Why SMEs need to innovate – or fail

Innovation is something that is original and the process of innovation can be viewed as the application of better solutions that meet new requirements. It can be applied to existing markets by creating or producing more effective products, processes, services, technologies or ideas that are readily available to markets, governments and society. In other words, innovations are novel ideas and solutions that have true commercial value.

Innovations are often based on new technologies, but an innovation can also mean a new way of conducting existing business or even solving a social problem. Innovation is regarded as the catalyst for economic growth and small to medium-sized enterprises (SME) are viewed as a significant source of innovation.

A 2013 PricewaterhouseCoopers (PwC) report on innovation and growth found SMEs that are regarded as leaders in the adoption of technology increased their revenues 15 per cent faster and created jobs at twice the rate of less progressive firms between 2010 and 2012. The report argues a major factor driving this growth is the latest wave of technological advancements, such as mobile communications, cloud computing and social media, which is providing SMEs with access to capability that was previously only affordable to large corporations.

Modelling based on data from 2012/13 conducted by PwC shows that by enhancing innovation among SMEs, the sector could increase gross domestic product by nearly $6 billion (or 0.4 per cent), lift real wages by 0.5 per cent and raise revenue in the economy by $11 billion. However, the PwC 2013 analysis emphasises technology adoption must be accompanied by business process change in order for Australia to boost innovation, competitiveness and multi-factor productivity. For starters, an innovation strategy is essential. The report found 79 per cent of the most innovative companies have well-defined innovation strategies, compared with only 47 per cent of the least innovative companies.

Further benefits are described in the Department of Industry’s “Australian Innovation System Report, 2013”, which states a high-performing national innovation system is one that delivers productivity gains and social and environmental outcomes, leading to improved living standards.

However, SMEs are lean innovators, accounting for a very small share of total investment in innovation, and are much less likely to generate new-to-the-world innovations. By contrast, large Australian businesses make up the majority of total investment in innovation, are much more likely to collaborate with the research sector and generate new-to-the-world innovations. While large Australian businesses also generally display higher levels of innovation than Australian SMEs, when compared with their European counterparts, they are below average innovators across most industries.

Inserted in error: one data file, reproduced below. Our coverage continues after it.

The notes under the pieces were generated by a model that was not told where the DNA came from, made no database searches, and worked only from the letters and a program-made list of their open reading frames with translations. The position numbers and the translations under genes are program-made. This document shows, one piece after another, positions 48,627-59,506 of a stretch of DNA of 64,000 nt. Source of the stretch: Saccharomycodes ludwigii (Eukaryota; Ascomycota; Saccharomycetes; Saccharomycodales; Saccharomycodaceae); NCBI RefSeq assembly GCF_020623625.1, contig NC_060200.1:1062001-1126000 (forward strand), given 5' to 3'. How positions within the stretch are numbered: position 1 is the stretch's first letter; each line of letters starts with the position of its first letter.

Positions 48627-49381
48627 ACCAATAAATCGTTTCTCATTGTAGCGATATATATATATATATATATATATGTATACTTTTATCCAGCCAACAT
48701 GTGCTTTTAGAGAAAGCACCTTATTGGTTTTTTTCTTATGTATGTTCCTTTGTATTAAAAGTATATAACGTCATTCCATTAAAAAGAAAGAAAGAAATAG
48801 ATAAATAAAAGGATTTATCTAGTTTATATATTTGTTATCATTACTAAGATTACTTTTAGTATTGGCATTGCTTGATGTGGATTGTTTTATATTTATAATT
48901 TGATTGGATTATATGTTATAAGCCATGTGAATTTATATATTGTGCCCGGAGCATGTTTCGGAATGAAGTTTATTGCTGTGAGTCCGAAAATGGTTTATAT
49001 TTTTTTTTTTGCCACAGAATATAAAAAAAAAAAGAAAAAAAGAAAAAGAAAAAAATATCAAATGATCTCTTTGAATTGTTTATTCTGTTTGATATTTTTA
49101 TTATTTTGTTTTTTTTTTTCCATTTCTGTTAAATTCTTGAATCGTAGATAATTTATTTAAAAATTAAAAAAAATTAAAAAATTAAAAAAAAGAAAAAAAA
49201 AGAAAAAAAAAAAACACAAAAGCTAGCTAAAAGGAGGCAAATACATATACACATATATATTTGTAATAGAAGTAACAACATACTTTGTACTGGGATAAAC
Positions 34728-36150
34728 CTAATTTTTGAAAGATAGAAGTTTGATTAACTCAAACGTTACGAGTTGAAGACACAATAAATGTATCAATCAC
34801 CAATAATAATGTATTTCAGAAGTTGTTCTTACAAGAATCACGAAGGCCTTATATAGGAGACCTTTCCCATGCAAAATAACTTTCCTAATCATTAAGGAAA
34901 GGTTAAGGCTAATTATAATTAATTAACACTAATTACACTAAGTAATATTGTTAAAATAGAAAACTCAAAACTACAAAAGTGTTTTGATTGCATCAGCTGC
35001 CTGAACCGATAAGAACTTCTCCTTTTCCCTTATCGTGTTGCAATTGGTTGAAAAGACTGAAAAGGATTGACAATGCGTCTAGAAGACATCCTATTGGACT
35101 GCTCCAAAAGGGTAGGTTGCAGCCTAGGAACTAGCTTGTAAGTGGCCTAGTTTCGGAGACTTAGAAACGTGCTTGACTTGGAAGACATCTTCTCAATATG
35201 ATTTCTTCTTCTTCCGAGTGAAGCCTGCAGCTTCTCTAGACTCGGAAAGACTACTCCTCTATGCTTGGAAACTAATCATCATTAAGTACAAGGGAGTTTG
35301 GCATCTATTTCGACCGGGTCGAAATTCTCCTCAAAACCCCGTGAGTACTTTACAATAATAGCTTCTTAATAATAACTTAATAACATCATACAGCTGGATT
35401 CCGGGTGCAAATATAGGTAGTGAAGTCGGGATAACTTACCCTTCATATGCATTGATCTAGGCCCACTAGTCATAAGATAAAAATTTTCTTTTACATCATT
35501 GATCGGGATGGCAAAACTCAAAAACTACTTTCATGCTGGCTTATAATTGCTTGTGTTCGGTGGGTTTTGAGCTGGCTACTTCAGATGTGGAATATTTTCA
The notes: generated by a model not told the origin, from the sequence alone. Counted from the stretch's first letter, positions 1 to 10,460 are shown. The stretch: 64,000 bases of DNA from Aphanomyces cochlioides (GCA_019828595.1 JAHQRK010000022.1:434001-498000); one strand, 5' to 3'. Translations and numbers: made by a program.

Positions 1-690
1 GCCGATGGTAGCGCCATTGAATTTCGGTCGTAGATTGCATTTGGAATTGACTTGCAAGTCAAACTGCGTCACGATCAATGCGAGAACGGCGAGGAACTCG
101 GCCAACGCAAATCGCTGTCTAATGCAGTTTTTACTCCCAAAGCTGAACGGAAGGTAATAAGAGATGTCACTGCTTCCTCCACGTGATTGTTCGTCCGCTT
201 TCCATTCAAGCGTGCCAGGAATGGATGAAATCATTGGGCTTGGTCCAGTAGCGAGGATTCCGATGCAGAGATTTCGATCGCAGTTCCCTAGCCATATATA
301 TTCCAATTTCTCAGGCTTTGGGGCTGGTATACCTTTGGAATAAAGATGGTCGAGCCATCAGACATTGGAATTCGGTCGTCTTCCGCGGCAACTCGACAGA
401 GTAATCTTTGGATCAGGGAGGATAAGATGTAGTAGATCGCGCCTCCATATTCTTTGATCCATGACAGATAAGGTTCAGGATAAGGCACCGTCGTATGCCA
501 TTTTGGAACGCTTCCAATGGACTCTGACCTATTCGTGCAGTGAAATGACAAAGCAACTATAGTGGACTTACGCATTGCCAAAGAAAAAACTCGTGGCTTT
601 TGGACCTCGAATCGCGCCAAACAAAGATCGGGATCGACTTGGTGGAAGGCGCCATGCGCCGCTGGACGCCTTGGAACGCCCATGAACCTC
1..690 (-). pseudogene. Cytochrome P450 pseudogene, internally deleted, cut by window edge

It is suggested we need to improve our business culture and management capacity, which will then enable us to provide innovative solutions for Asian customers and supply chains. Part of the challenge is to increase collaboration and productive linkages that will allow Australian businesses to compete based on innovation. A high-performing innovation system should ensure actors within the system are connected and able to effectively collaborate, thereby maximising the flow and exchange of resources and ideas.

As shown in the “Australian Innovation System Report”, innovation almost doubles the likelihood of productivity growth in Australian businesses. Compared to businesses that don’t innovate, innovative Australian businesses are 78 per cent more likely to report increases in productivity over the previous year. An extension of this analysis shows collaborative innovation with research organisations triples the likelihood of business productivity growth. Compared to businesses that don’t innovate, innovative Australian businesses that collaborate with research organisations (among others) are 242 per cent more likely to report increases in productivity. Despite this, and other benefits to training and exports, Australia’s overall levels of collaborative business innovation and business-to-research collaboration on innovation continue to compare poorly with other Organisation for Economic Co-operation and Development countries.

Despite all these inputs, Australia’s innovation output is not as high as it could be. Critical areas of poor performance that need attention include collaboration on innovation, business culture and business management skills. Working smarter also means improving our understanding of how major markets, such as those in Asia, operate. Unfortunately, investing in language, cultural understanding and business experience in Asia seem more important to others than they do to Australian businesses.

Copyright © SMS Magazine 2024

ABN 43 564 725 109

Benchmark Media

Site design Red Cloud Digital